• Open Access

Chlamydiae Assemble a Pathogen Synapse to Hijack the Host Endoplasmic Reticulum

Authors


Corresponding author: Richard D. Hayward, richard.hayward@ucl.ac.uk

Abstract

Chlamydiae are obligate intracellular bacterial pathogens that replicate within a specialized membrane-bound compartment, termed an ‘inclusion’. The inclusion membrane is a critical host–pathogen interface, yet the extent of its interaction with cellular organelles and the origin of this membrane remain poorly defined. Here we show that the host endoplasmic reticulum (ER) is specifically recruited to the inclusion, and that key rough ER (rER) proteins are enriched on and translocated into the inclusion. rER recruitment is a Chlamydia-orchestrated process that occurs independently of host trafficking. Generation of infectious progeny requires an intact ER, since ER vacuolation early during infection stalls inclusion development, whereas disruption post ER recruitment bursts the inclusion. Electron tomography and immunolabelling of Chlamydia-infected cells reveal ‘pathogen synapses’ at which ordered arrays of chlamydial type III secretion complexes connect to the inclusion membrane only at rER contact sites. Our data show a supramolecular assembly involved in pathogen hijack of a key host organelle.

Chlamydiae are obligate intracellular bacterial pathogens that remain a significant cause of sexually transmitted infections worldwide, and preventable blindness in developing nations. Infectious chlamydial elementary bodies (EBs) force their own entry into mammalian epithelial cells by triggering actin-dependent membrane ruffling. Once internalized, EBs differentiate into larger, reticulate bodies (RBs), which replicate within a specialized membrane-bound compartment termed an inclusion. Following subsequent RB–EB reversion, bacterial progeny exit to infect neighbouring cells [1].

Chlamydia entry, bacterial replication and inclusion biogenesis are controlled by bacterial virulence effector proteins, which are delivered into the inclusion lumen, the inclusion membrane and the host cell nucleus and cytosol. The delivery of many of these effectors depends on a type III secretion system (T3SS), which is similar to those present in other gram-negative bacteria [1-4]. Indeed, macromolecular complexes have been observed spanning chlamydial membranes [5-7], and although these have been proposed to represent T3SSs [8], their precise identity remains a subject of debate [9].

Although most of the underlying effector mechanisms are unknown, it is clear that the inclusion remains segregated from the host endocytic pathway. Nevertheless, despite remaining impermeable to small molecules [10], the inclusion selectively intercepts vesicles from the secretory pathway to acquire cholesterol and sphingolipids [11, 12], in part by effector-mediated hijack of cellular transporters that transiently interact with the Golgi and endoplasmic reticulum (ER) [13, 14]. Remarkably, intact lipid droplets are also engulfed from the host cytosol [15]. The inclusion membrane is thus a critical intracellular interface for host–pathogen communication, yet its transport processes and the extent of its interaction with cellular organelles remain poorly defined. In this study, we investigated interactions between the Chlamydia trachomatis inclusion and the host rough endoplasmic reticulum (rER). We reveal a novel structure and termed it a ‘pathogen synapse’ interconnecting the bacterial T3SS, the inclusion membrane and the host rER.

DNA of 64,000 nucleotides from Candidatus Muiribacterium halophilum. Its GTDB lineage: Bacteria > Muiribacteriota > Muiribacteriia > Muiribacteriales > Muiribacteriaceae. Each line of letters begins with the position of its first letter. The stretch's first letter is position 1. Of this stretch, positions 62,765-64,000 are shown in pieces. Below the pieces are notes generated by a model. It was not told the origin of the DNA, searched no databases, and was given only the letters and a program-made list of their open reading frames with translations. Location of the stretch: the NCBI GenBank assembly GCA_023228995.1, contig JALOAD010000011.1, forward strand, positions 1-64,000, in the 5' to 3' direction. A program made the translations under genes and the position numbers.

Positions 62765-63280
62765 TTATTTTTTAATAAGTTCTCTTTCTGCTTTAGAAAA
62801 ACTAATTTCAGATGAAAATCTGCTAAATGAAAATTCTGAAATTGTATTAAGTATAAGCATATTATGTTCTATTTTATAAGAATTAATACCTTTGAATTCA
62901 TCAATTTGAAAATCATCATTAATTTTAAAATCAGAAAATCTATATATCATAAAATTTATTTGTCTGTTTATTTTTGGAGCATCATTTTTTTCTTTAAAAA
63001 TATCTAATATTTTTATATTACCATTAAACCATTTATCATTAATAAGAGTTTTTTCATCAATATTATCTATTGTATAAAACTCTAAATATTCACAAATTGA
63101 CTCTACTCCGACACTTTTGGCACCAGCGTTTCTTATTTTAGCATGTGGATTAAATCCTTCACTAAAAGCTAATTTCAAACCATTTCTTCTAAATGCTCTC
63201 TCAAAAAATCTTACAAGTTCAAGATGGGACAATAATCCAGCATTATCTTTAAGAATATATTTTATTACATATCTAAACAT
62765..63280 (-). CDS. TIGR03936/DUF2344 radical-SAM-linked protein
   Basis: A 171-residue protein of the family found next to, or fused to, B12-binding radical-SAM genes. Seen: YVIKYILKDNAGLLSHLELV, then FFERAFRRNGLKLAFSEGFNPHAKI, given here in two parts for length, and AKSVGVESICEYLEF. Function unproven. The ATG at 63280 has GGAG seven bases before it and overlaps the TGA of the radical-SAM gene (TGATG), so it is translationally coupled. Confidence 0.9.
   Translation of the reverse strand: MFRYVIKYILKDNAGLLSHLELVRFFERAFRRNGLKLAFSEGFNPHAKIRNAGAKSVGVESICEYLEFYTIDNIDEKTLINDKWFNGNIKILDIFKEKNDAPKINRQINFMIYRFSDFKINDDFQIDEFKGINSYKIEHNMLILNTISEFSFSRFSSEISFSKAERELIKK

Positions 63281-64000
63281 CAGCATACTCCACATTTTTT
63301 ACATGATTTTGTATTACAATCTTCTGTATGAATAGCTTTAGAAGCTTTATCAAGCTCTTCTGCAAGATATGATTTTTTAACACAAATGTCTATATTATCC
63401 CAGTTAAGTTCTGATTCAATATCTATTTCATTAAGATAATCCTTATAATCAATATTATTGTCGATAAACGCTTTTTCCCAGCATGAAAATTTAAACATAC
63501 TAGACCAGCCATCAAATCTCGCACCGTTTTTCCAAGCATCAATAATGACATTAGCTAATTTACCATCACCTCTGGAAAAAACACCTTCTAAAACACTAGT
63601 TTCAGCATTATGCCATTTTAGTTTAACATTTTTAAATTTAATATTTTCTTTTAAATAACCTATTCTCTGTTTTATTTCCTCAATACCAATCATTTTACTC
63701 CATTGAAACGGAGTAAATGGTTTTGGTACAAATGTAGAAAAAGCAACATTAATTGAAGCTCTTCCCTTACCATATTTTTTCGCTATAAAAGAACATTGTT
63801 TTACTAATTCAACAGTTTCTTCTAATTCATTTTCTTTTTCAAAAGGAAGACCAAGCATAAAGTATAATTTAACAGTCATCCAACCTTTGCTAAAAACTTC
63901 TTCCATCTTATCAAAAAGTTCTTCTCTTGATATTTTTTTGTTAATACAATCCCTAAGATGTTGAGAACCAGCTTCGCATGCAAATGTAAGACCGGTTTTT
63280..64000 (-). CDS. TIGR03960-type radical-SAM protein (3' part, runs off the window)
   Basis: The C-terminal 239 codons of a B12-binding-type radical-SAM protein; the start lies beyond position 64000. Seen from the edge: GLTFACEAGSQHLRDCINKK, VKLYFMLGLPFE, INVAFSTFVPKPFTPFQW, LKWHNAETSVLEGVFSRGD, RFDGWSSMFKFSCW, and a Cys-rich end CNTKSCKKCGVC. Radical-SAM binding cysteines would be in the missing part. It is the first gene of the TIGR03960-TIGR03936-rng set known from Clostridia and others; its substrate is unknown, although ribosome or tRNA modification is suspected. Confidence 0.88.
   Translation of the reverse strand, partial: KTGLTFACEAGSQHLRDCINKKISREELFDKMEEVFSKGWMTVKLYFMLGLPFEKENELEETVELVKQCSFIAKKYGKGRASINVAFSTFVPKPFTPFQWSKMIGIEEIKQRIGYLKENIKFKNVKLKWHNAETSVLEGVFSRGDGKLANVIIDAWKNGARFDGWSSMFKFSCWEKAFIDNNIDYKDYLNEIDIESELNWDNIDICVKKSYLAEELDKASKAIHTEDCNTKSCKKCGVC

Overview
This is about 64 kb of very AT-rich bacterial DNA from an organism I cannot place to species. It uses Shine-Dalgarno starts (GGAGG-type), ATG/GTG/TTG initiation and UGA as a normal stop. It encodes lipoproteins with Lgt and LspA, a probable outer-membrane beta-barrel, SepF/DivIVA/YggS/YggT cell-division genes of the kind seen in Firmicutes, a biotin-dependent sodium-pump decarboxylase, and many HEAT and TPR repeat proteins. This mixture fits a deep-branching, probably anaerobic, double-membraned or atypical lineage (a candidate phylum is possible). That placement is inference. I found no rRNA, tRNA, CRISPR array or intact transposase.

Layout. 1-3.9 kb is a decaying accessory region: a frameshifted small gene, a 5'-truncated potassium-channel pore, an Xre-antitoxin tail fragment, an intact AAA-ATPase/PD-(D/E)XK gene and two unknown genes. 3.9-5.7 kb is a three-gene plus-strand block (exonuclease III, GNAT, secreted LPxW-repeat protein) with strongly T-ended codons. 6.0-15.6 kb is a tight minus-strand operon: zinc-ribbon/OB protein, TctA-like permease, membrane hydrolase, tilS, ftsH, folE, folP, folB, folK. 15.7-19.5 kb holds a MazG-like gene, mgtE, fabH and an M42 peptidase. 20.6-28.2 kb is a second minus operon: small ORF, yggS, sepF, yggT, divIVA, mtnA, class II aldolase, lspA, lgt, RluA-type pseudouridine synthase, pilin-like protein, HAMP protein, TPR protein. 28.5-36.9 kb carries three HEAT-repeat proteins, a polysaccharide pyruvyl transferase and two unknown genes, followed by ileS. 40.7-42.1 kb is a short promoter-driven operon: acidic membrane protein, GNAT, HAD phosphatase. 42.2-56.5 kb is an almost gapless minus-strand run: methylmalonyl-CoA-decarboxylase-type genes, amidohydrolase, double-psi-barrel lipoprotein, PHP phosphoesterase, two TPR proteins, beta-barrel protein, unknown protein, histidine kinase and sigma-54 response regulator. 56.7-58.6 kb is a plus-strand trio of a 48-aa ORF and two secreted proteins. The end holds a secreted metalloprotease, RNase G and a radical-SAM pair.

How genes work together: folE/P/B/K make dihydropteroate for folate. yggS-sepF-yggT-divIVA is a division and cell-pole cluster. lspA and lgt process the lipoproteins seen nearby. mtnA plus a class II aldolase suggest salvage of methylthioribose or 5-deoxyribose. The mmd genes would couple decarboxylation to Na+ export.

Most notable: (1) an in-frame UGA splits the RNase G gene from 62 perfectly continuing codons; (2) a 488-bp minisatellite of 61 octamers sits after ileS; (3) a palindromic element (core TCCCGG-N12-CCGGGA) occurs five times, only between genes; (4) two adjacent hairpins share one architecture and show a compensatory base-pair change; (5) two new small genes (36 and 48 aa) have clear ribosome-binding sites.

Results

Mature chlamydial inclusions engage the host ER

To probe possible interactions between bacterial inclusions and the host ER, HeLa cells were initially fixed 24 hours post-infection (hpi) with Chlamydia trachomatis LGV2, and mid-stage inclusions containing replicative chlamydial RBs [1] examined in relation to the ER marker calreticulin [16] by confocal microscopy. Calreticulin was significantly enriched at the inclusion periphery and accumulated in patches at the inclusion membrane proximal to luminal RBs. Calreticulin was also detected within the inclusion itself, often in close contact with the bacteria (Figure 1A,B, calreticulin). Examination of serial confocal z-sections confirmed that calreticulin accumulation occurred over the entire inclusion surface (Figure S1). To verify whether the calreticulin signal observed within the inclusion in the confocal xy-plane was truly luminal (Figure 1B, calreticulin), the locations of calreticulin and a cytoplasmic protein, F-actin, were compared in confocal xz-sections. F-actin only accumulates at the inclusion periphery [17], and there was no significant colocalization between F-actin and bacteria. By comparison, calreticulin was frequently localized adjacent to bacteria in the inclusion lumen (Figure S2). To further verify these observations, HeLa cells expressing a calreticulin derivative containing an N-terminal hemagglutinin epitope tag (HA-calreticulin) were infected with C. trachomatis LGV2 and examined analogously 24 hpi following immunostaining with an anti-HA monoclonal antibody. Even in the presence of endogenous calreticulin, HA-calreticulin was also enriched at the inclusion periphery and translocated into the inclusion lumen (Figure 1C, HA-calreticulin).